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Ulep v CA G.R. No.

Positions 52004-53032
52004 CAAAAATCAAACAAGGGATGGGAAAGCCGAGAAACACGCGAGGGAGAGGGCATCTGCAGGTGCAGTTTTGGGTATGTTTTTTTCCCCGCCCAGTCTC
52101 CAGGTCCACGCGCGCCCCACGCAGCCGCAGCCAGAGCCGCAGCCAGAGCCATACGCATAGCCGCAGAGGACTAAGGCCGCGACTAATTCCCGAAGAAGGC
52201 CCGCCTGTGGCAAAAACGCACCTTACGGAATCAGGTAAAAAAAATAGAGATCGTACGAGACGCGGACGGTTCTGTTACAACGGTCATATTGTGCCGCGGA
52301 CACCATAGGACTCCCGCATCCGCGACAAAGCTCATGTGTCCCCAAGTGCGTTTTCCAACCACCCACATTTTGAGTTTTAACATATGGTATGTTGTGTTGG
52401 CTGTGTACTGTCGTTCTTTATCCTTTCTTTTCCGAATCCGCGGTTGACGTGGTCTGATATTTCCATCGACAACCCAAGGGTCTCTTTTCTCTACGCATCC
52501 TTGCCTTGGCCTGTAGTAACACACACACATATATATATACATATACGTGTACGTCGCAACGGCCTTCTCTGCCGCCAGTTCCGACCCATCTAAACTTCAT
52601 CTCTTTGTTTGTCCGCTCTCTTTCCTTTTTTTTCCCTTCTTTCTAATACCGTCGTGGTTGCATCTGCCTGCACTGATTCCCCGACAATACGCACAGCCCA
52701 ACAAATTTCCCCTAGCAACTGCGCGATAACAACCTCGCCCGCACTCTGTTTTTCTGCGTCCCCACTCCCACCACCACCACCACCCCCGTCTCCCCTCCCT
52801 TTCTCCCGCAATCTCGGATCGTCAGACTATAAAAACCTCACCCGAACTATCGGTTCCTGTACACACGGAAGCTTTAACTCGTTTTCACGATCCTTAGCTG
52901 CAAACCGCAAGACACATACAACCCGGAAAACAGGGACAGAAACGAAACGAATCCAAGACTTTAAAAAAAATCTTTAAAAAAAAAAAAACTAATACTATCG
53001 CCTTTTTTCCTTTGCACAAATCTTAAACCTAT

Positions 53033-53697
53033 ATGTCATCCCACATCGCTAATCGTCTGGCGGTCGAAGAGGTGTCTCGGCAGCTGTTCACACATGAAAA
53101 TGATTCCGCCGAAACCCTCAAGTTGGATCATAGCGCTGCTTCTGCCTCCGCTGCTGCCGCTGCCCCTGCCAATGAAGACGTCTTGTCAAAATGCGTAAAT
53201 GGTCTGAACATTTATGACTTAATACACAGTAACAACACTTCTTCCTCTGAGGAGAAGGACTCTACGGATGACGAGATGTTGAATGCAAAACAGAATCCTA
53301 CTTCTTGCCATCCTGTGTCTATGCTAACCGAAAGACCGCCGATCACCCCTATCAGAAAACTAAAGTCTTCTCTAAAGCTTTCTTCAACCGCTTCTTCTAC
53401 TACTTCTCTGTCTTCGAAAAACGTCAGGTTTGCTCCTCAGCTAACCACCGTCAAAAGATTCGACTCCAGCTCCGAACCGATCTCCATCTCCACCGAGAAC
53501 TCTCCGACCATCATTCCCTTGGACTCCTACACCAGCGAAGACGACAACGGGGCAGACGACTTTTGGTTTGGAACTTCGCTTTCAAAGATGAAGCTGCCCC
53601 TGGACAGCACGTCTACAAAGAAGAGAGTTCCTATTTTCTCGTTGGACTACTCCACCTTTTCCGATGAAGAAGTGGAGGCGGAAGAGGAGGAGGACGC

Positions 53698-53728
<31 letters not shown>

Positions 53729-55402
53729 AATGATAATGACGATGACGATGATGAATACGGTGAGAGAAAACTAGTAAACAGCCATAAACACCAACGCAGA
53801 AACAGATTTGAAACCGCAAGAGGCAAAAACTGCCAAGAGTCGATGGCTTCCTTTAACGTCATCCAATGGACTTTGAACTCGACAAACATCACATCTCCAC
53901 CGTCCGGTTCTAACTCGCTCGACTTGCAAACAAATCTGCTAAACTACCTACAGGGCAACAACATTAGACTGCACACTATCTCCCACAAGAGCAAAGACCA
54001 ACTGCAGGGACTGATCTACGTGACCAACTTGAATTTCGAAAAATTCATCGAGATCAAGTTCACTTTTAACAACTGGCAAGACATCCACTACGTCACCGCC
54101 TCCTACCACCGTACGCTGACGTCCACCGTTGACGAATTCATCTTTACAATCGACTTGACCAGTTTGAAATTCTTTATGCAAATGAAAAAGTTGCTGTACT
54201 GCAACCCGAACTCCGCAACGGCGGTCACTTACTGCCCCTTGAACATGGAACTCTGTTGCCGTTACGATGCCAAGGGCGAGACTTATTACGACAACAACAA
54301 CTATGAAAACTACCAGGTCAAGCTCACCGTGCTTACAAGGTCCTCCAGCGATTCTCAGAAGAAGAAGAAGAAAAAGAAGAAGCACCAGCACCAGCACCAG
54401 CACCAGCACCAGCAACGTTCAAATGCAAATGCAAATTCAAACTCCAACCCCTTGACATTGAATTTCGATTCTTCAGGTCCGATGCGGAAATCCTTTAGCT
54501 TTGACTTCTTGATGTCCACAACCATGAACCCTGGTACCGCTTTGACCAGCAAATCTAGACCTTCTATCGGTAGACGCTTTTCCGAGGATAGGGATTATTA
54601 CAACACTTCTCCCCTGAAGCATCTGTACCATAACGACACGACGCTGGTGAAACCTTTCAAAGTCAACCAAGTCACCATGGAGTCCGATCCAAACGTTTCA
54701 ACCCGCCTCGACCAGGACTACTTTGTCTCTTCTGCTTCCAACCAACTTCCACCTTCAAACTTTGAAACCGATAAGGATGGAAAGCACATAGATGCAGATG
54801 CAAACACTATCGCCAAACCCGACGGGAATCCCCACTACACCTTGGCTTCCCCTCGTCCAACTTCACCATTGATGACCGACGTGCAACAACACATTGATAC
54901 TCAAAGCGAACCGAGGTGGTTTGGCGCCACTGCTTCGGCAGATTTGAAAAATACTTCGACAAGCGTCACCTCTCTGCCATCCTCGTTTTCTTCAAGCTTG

125254 October 11, 2005 NATURE: Petition for Review under Rule 45 seeking the reversal and setting aside of the decision of the Court of Appeals. FACTS: 1. Valentin Ulep sold the one-half (1/2) eastern portion of Lot 840, comprising an area of 1,635 square meters, to respondent Maxima Rodico, while the remaining one-half (1/2) western portion with the same area, to his son Atinedoro Ulep married to Beatriz Ulep, and to his other daughter Valentina Ulep. 2. On June 1971, Atinedoro Ulep, his wife Beatriz and sister Valentina Ulep sold the one-half (1/2) portion of the area sold to them by their father to their brother Samuel Ulep and the latters wife, Susana Repogia-Ulep. The sale was registered in the Office of Registry of Pangasinan on February 1973. 3. Later, an area of 507.5 square meters of the western portion of Lot 840 was sold by the spouses Atinedoro Ulep and Beatriz Ulep to respondent Warlito Paringit and the latters spouse Encarnacion Gante 4. All the foregoing transactions were done and effected without an actual ground partition or formal subdivision of Lot 840 5. In June 1977, respondent Iglesia ni Cristo (INC) begun constructing its chapel on Lot 840. In the process, INC encroached portions thereof allegedly pertaining to petitioners and blocked their pathways 6. This prompted Samuel Ulep and sister Rosita Ulep to make inquiries with the Office of the Register of Deeds of Pangasinan. They discovered from the records of said office that a deed of sale bearing date December 21, 1954, was purportedly executed by their brother Atinedoro Ulep his, wife Beatriz and their sister Valentina Ulep in favor of INC over a portion of 620 square meters, more or less, of Lot 840 7. They also discovered that on July 9, 1975, an affidavit of subdivision was executed by respondents INC, Maxima Rodico and the spouses Warlito Paringit and Encarnation Gante, on the basis of which affidavit Lot 840 was subdivided into four lots. 8. The petitioners filed a complaint for Quieting of Title, Reconveyance and Declaration of Nullity of Title and Subdivision Plan with Damages against respondents INC, Maxima Rodico and the spouses Warlito Paringit and